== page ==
However, in and of themselves, the proposed measures seem unlikely to inspire innovation, or future funding.  Lacking are some of the straightforward questions which really have the ability to demonstrate effectiveness and innovation, such as:

  • How many programs improved student achievement by at least one grade level?
  • How many programs increased the achievement of English-language learners and students with disabilities – and by how much?
  • How many programs accelerated student learning so that students were on grade level?
  • How many programs increased graduation rates?
  • How many programs resulted in a lower dropout rate?
  • How many programs resulted in sustainable use of data in classroom settings?
  • How many programs appear replicable in other settings?
  • How much time is sufficient to improve outcomes?

With an investment this large, the business community must insist on additional meaningful measures that will guide education in the future, well beyond this specific program.

Additional Federal Oversight

The General Accountability Office (GAO) and the Department of Education’s  Office of Inspector General (IG) have also been involved in monitoring ARRA funds.

ARRA mandates the GAO review state and local stimulus funding received from across all federal agencies. This has included a focus on Department of Education programs and resulted in several reports, most recently a review of two districts in North Carolina.  Earlier this year they provided Congress with recommendations on oversight of ARRA funds including ways in which the Department of Education should step up its reporting requirements. These and other reports on ARRA can be found on the GAO’s website at www.gao.gov.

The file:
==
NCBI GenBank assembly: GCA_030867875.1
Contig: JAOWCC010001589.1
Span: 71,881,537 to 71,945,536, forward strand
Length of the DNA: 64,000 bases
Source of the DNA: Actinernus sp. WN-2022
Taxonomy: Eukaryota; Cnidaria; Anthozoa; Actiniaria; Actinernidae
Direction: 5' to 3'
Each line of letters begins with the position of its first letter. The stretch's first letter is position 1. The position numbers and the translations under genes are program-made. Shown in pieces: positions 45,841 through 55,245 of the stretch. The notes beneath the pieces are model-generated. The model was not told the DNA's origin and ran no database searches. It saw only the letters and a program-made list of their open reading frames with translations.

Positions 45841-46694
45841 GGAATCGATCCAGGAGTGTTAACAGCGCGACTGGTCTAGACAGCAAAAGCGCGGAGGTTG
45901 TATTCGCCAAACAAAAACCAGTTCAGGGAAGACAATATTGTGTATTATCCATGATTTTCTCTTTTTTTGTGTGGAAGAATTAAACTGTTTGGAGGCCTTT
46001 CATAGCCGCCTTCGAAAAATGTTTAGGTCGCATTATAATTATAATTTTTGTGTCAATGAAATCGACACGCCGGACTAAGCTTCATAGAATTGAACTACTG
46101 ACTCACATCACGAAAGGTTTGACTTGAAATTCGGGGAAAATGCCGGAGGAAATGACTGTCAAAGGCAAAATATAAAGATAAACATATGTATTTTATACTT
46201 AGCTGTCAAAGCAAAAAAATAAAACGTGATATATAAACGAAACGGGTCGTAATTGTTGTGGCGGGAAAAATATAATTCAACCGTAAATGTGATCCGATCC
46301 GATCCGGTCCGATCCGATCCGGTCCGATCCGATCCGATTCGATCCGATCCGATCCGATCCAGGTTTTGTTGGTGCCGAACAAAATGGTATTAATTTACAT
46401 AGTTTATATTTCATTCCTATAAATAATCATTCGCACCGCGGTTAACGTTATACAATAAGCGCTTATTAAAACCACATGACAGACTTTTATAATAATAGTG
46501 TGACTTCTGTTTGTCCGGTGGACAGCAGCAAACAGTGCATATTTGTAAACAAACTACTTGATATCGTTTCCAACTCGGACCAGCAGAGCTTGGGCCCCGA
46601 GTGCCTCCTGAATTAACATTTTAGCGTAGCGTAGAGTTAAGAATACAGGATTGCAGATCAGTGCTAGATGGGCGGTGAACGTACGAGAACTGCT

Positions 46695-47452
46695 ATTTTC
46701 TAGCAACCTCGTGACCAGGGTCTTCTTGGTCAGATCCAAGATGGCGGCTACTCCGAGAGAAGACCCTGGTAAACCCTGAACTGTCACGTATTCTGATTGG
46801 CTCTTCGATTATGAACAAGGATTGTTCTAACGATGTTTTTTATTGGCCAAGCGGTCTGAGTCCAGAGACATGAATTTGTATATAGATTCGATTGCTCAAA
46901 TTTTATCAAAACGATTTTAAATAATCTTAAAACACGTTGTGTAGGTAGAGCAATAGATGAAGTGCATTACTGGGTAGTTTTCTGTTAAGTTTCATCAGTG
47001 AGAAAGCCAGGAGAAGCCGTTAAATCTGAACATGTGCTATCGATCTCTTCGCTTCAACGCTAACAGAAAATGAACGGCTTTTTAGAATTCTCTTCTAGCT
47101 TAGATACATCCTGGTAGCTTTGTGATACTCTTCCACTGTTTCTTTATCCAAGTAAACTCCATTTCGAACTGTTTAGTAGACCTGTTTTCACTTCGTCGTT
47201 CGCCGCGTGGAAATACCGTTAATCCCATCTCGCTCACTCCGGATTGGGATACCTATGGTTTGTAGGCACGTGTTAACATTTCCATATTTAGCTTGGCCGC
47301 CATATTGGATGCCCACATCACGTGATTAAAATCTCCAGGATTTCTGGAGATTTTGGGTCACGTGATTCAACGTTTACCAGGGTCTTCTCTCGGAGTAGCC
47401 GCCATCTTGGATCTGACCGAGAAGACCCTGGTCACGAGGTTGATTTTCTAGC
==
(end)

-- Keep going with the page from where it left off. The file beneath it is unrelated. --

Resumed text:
ED’s Inspector General also has oversight of ARRA  funds and was provided $14 million to specifically carry out this function.  Their efforts so far have resulted in over a dozen separate reports focused on concerns ranging from proper state procedures for monitoring schools to more general reports on issues related to state education spending.  These reports can be found on the IG’s website at: www2.ed.gov/about/offices/list/oig/recoveryact.html.

Investing in Innovation
Development Grants (up to $5M)
Validation Grants (up to $30M)
Scale-Up Grants (up to $50M)
Short Term Measures

Percentage of grantees whose projects are being implemented with fidelity

Percentage of programs with ongoing evaluations that provide evidence of promise for improving student outcomes

Cost per student served

Percentage of grantees that reach annual target number of students

Percentage of programs with evaluations that will provide evidence of student improvement

Percentage of programs with evaluations that provide high-quality implementation data

Cost per student served

Percentage of grantees that reach annual target number of students

Percentage of programs with evaluations that will provide evidence of student improvement

Percentage of programs with evaluations that provide high-quality implementation data

Cost per student served

Long Term Measures

Percentage of programs with a completed evaluation with evidence of promise for improving student outcomes

Percentage of programs with a completed evaluation with information to facilitate further development, replication, or testing in other settings

Cost per student for proven promising strategies

Percentage of grantees that reach target number of students

Percentage of programs that complete evaluation providing evidence of student improvement

Percentage of programs that complete evaluation that provides information for replication

Cost per student for proven effective strategies

Percentage of grantees that reach target number of students

Percentage of programs that complete evaluation providing evidence of student improvement

Percentage of programs that complete evaluation that provides information for replication

Cost per student for proven effective strategies

Download ICW's Education Stimulus Report (Vol. 1, Issue 7) (pdf)